Author Topic: ψιλοχωματισμένο -> harrowed, with clumps broken up  (Read 89 times)


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ψιλοχωμάτισμα -> harrowing, breaking up clumps of soil, loosening the soil
ψιλοχωματισμένο -> harrowed, with clumps broken up

ψιλοχωματίζω -> harrow, break up clumps of the soil, loosen the soil
θρυμματίζω τους βώλους οργωμένου χωραφιού, βωλοκοπώ.
[ΕΤΥΜΟΛ. < ψιλό-* + χώμα, -ατος + κατάλ. -ίζω].
Πάπυρος – Μέγα Λεξικό της Ελληνικής Γλώσσας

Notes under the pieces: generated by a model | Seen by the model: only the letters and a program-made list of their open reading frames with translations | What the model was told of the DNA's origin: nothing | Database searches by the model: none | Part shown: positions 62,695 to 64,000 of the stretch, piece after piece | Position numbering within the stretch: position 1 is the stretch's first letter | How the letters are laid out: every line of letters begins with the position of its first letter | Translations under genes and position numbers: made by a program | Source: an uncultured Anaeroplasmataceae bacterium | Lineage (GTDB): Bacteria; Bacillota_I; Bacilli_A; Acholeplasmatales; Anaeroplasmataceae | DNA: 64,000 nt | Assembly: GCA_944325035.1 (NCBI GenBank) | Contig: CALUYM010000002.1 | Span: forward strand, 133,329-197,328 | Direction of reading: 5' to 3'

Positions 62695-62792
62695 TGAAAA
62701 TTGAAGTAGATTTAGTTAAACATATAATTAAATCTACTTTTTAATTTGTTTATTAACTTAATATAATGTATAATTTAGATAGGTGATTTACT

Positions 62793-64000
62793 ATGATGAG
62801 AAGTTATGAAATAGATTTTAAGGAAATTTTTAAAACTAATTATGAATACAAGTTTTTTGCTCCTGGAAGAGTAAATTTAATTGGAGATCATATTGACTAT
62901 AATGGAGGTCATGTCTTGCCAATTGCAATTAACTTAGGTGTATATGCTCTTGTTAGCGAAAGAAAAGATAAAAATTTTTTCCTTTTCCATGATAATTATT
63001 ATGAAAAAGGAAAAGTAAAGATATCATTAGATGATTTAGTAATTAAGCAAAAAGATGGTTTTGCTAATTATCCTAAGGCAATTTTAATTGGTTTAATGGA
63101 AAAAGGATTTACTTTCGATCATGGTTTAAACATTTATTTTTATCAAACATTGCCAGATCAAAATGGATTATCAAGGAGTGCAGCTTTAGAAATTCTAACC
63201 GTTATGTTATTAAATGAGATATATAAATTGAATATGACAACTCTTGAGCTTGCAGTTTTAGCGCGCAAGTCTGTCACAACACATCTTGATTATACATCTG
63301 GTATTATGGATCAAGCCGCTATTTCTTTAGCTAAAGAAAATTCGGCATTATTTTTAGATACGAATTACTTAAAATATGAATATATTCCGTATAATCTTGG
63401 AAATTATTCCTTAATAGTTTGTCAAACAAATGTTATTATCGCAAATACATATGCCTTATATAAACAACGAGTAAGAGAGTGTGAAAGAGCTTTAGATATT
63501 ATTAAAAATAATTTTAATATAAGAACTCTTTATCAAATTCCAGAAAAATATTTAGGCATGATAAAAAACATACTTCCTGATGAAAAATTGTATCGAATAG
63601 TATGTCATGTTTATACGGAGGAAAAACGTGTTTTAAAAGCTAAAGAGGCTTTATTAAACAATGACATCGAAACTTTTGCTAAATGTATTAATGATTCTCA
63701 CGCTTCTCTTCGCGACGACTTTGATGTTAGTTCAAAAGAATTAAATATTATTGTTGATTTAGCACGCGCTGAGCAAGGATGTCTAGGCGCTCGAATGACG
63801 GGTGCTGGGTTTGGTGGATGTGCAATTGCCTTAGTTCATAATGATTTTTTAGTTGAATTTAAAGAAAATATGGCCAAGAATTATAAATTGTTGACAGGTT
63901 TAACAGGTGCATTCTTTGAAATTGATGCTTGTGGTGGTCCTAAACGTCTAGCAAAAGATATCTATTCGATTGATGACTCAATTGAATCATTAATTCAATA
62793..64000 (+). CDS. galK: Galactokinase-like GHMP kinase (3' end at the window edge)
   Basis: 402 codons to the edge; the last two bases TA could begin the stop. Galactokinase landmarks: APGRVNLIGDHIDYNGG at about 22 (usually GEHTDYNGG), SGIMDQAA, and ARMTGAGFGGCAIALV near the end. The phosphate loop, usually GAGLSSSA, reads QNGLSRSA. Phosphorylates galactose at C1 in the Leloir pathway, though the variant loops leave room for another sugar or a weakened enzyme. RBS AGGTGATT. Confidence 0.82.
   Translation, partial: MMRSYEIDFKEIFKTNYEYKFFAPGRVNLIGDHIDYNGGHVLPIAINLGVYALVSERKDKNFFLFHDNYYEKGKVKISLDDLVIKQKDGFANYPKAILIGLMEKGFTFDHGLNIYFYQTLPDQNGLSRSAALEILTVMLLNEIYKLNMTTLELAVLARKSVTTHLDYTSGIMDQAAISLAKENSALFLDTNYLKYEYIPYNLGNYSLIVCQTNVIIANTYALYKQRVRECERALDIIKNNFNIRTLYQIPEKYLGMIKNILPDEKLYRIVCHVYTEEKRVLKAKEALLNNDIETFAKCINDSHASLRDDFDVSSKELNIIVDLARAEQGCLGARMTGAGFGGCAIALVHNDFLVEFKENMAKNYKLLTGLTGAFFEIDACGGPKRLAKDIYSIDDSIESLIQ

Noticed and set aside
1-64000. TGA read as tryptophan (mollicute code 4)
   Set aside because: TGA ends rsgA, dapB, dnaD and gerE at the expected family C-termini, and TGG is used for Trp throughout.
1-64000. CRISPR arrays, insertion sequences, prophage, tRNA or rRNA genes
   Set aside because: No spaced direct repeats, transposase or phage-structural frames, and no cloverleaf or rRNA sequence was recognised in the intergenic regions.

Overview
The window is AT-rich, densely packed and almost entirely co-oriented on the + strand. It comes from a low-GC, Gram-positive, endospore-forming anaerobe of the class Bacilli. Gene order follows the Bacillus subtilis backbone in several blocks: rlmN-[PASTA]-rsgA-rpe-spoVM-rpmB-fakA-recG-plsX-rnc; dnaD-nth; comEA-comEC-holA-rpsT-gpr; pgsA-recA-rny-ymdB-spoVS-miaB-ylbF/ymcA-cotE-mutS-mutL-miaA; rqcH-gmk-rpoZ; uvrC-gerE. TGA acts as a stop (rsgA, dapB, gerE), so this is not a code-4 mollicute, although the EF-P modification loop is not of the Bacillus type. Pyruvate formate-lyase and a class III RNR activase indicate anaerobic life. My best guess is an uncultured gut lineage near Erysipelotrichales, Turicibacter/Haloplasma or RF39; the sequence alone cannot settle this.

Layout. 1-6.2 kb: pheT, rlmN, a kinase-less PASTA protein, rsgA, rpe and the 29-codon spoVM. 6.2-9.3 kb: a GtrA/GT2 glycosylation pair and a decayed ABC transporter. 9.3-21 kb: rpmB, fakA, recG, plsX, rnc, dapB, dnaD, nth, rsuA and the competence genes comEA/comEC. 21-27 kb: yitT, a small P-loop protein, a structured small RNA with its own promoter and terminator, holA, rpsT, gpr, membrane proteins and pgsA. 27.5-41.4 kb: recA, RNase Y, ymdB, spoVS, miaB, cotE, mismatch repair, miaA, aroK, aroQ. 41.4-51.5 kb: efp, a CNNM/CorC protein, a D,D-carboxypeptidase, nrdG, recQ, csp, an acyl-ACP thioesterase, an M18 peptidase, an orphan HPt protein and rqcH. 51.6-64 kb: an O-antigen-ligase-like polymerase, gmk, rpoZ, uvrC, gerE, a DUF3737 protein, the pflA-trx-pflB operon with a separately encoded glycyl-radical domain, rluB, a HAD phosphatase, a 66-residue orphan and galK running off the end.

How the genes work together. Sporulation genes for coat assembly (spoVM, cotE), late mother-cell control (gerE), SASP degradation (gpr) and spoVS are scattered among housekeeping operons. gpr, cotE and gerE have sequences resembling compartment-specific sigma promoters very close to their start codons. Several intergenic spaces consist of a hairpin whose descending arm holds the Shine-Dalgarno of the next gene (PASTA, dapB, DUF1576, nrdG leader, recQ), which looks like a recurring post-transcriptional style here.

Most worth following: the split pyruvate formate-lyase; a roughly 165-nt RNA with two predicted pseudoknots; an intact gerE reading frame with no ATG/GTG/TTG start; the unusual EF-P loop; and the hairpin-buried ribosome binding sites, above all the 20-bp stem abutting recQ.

In agriculture, a harrow (often called a set of harrows in a plurale tantum sense) is an implement for breaking up and smoothing out the surface of the soil. In this way it is distinct in its effect from the plough, which is used for deeper tillage. Harrowing is often carried out on fields to follow the rough finish left by plowing operations. The purpose of this harrowing is generally to break up clods (lumps of soil) and to provide a finer finish, a good tilth or soil structure that is suitable for seedbed use. Coarser harrowing may also be used to remove weeds and to cover seed after sowing. Harrows differ from cultivators in that they disturb the whole surface of the soil, such as to prepare a seedbed, instead of disturbing only narrow trails that skirt crop rows (to kill weeds).